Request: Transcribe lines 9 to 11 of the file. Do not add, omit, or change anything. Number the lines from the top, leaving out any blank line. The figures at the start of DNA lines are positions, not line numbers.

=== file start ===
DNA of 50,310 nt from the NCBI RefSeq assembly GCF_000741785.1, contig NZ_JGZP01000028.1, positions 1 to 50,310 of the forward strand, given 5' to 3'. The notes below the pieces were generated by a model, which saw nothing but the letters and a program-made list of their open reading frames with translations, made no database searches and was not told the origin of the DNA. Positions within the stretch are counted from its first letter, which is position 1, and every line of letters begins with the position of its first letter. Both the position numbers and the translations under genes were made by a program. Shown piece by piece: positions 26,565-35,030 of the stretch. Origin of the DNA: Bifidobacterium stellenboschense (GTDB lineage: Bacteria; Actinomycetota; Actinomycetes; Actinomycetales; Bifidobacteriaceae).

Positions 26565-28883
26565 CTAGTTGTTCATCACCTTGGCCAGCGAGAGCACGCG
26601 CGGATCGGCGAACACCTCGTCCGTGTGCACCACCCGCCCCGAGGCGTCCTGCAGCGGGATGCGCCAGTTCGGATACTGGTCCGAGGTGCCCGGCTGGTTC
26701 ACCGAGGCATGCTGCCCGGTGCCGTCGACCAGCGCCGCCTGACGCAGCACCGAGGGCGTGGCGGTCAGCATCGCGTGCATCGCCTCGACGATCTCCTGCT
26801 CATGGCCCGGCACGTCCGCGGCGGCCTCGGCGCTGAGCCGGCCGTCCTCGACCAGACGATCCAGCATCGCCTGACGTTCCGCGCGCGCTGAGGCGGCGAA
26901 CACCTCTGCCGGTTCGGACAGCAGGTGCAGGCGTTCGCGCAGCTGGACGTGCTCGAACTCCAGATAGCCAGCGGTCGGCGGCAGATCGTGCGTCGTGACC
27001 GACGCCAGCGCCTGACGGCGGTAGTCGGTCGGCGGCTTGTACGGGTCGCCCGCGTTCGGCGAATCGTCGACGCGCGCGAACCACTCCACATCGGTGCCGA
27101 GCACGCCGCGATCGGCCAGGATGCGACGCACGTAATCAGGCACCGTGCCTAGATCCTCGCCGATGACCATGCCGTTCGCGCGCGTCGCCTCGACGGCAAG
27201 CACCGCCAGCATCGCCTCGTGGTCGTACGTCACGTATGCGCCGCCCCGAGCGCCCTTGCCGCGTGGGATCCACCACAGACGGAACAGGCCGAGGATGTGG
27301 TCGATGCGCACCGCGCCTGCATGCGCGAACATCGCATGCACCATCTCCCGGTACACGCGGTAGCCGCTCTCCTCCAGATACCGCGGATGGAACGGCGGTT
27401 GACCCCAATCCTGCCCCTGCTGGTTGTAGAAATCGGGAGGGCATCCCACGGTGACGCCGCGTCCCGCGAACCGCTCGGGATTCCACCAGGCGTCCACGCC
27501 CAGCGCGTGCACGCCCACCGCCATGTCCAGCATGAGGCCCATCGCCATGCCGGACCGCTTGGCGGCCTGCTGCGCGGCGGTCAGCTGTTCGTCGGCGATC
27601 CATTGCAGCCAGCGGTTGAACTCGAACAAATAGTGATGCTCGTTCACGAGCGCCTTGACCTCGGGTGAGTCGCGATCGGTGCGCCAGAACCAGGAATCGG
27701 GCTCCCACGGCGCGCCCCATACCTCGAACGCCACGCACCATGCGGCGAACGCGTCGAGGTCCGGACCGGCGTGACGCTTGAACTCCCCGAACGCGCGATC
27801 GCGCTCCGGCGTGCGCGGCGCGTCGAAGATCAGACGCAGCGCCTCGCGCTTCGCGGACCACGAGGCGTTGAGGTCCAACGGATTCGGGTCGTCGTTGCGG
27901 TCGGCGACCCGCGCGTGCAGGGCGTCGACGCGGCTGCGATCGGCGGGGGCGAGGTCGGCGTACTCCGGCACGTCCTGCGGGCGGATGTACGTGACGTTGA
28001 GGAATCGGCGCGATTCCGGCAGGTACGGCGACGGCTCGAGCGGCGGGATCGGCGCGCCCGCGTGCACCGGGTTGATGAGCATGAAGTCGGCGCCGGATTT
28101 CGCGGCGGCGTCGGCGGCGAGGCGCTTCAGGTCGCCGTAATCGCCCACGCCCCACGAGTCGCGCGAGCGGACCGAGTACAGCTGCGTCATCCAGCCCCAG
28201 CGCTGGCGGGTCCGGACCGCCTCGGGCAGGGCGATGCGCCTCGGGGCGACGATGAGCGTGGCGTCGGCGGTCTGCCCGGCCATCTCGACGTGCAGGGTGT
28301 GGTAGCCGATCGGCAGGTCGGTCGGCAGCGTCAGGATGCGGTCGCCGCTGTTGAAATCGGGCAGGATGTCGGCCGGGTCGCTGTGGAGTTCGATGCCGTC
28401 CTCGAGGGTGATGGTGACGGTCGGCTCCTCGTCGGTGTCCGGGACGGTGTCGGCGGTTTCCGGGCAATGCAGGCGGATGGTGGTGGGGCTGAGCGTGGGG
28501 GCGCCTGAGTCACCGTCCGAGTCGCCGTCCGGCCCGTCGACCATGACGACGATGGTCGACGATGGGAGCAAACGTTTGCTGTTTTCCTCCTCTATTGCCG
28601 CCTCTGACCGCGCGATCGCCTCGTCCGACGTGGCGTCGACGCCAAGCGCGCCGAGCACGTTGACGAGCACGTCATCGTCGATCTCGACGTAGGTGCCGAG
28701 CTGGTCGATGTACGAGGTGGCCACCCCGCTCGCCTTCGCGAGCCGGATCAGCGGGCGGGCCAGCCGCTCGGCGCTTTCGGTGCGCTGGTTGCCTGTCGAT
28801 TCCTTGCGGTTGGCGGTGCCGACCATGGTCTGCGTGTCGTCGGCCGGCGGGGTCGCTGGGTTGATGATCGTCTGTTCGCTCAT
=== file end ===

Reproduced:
27101 GCACGCCGCGATCGGCCAGGATGCGACGCACGTAATCAGGCACCGTGCCTAGATCCTCGCCGATGACCATGCCGTTCGCGCGCGTCGCCTCGACGGCAAG
27201 CACCGCCAGCATCGCCTCGTGGTCGTACGTCACGTATGCGCCGCCCCGAGCGCCCTTGCCGCGTGGGATCCACCACAGACGGAACAGGCCGAGGATGTGG
27301 TCGATGCGCACCGCGCCTGCATGCGCGAACATCGCATGCACCATCTCCCGGTACACGCGGTAGCCGCTCTCCTCCAGATACCGCGGATGGAACGGCGGTT